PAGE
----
In 2020, Twitter made headlines when 130 Twitter high-profile user accounts – including Barack Obama, Kanye West, and Warren Buffett, just to name a few – were compromised in a bitcoin scam. Some of the compromised accounts were used to ask individuals to send bitcoin currency to a specific cryptocurrency wallet, tweeting that the money would “be doubled and returned as a charitable gesture.” Within minutes, more than 300 transactions had been made, and over $110,000 had been deposited into the account before the scam messages were removed by Twitter.
Labeled as “the worst hack of a major social media platform yet” by CrowdStrike co-founder Dmitri Alperovitch, Twitter responded to the episode by putting new security measures in place to prevent similar incidents in the future.
Unfortunately, while this breach did move Twitter to update its security measures to reduce the number of accounts being hacked, the problem persists. This week alone, Twitter once again made headlines after the recently deceased Gilbert Gottfried’s Twitter account was hacked in the hours following his death.
Whether you are a public figure or just use Twitter to connect with a few friends, the consequences of your account being compromised can be significant. Here, we’ll explain hacking and how to know if your account has been hacked, dive deeper into why it matters if your Twitter account is hacked, and what you can do to protect yourself online.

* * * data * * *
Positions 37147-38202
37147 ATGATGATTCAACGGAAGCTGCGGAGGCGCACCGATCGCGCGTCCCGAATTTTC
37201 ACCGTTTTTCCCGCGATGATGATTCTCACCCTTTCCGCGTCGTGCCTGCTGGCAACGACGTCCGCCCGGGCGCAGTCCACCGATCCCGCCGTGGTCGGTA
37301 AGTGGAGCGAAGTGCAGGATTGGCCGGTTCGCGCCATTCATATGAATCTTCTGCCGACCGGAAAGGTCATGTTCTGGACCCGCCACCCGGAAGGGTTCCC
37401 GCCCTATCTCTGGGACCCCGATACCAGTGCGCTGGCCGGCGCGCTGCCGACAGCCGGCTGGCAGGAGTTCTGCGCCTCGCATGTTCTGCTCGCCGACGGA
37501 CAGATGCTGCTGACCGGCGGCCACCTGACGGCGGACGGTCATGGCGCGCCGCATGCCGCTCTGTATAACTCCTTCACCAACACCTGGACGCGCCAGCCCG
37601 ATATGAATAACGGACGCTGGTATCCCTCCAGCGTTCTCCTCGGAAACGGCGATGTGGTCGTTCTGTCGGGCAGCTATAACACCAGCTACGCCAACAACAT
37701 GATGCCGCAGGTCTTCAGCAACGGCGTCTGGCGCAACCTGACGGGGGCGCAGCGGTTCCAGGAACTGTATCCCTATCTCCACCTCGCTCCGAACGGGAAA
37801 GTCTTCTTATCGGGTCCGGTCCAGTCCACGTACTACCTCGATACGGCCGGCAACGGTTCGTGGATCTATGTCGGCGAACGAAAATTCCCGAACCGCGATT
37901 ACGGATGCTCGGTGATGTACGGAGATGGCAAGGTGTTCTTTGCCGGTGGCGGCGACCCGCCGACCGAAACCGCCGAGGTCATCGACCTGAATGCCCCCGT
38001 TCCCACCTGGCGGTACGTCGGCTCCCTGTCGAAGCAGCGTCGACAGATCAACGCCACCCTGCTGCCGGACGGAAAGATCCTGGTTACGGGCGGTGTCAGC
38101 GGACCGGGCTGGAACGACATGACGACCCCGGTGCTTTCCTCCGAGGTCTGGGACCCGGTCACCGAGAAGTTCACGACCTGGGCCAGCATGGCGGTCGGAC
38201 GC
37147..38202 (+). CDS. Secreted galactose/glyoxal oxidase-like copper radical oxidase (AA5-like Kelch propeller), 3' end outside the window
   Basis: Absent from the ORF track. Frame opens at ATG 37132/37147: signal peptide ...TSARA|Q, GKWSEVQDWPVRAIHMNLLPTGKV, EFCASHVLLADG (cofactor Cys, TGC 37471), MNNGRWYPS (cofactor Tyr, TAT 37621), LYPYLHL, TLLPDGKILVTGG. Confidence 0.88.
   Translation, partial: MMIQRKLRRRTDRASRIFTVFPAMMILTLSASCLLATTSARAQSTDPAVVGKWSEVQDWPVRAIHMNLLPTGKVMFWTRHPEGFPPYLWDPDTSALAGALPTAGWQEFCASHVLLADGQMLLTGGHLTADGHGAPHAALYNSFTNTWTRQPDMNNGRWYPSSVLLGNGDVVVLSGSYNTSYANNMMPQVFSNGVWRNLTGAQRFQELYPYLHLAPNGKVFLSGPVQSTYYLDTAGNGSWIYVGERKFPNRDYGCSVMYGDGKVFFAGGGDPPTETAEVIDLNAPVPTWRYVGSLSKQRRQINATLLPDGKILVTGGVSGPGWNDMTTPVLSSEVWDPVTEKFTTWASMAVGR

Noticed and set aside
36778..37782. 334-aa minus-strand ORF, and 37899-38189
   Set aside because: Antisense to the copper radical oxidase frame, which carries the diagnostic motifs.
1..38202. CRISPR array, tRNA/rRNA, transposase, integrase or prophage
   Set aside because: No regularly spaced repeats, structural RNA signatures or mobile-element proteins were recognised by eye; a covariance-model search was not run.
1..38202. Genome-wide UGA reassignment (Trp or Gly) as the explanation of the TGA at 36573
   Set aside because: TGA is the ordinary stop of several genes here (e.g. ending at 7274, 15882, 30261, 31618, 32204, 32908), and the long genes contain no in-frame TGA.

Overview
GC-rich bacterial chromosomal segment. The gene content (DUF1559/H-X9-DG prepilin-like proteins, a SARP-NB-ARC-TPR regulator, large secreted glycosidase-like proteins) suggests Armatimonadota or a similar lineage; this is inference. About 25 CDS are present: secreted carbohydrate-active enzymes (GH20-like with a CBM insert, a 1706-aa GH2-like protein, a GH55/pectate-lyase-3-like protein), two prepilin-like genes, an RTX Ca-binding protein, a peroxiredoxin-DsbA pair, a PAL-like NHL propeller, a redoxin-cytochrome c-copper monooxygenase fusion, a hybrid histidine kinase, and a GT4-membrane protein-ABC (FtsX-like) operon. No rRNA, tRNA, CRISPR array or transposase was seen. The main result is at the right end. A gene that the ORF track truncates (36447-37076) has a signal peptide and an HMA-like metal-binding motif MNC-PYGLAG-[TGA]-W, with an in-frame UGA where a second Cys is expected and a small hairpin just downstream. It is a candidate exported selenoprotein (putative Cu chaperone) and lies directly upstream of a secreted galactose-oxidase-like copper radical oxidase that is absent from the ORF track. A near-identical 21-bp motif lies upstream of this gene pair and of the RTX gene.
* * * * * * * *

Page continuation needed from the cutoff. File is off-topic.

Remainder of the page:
How do I know if my Twitter has been hacked?
If your Twitter account has been hacked or compromised, that means your account has been accessed by someone who is not you or otherwise authorized by you to access your account.
Depending on the motives of the person hacking your account, the tip-offs that your account has been compromised can change. Generally, the most telling signs that your account has been hacked are:
- Changes to your account (such as your username, bio, profile picture, etc.) that you did not authorize,
- Tweets or messages that you did not post or send, or messages from people that you do not recognize or would not normally interact with,
- Follows or followers that you did not have before,
- A changed password or losing access to your own account.
Thankfully, Twitter will notify you if account information has been changed, or if your account appears to have been compromised, but it is important to be aware of these other tip-offs when Twitter does not catch the problem.
How can my Twitter account get hacked?
There are a couple of ways your Twitter can get hacked:
- There is a data breach of some kind that exposes your information, either through the platform itself or through a malicious third-party website or app
- Your account has inadequate password security
In the first case, there isn’t always something you can do to prepare, save for checking the legitimacy of the third-party websites and apps your Twitter is linked to and limiting the number of third-party websites and apps that have access to your Twitter account. To avoid the consequences of data breaches, stay up-to-date on breaches when they happen (one way you can do this is by setting up a Google alert for a relevant phrase) and act quickly if your information is affected.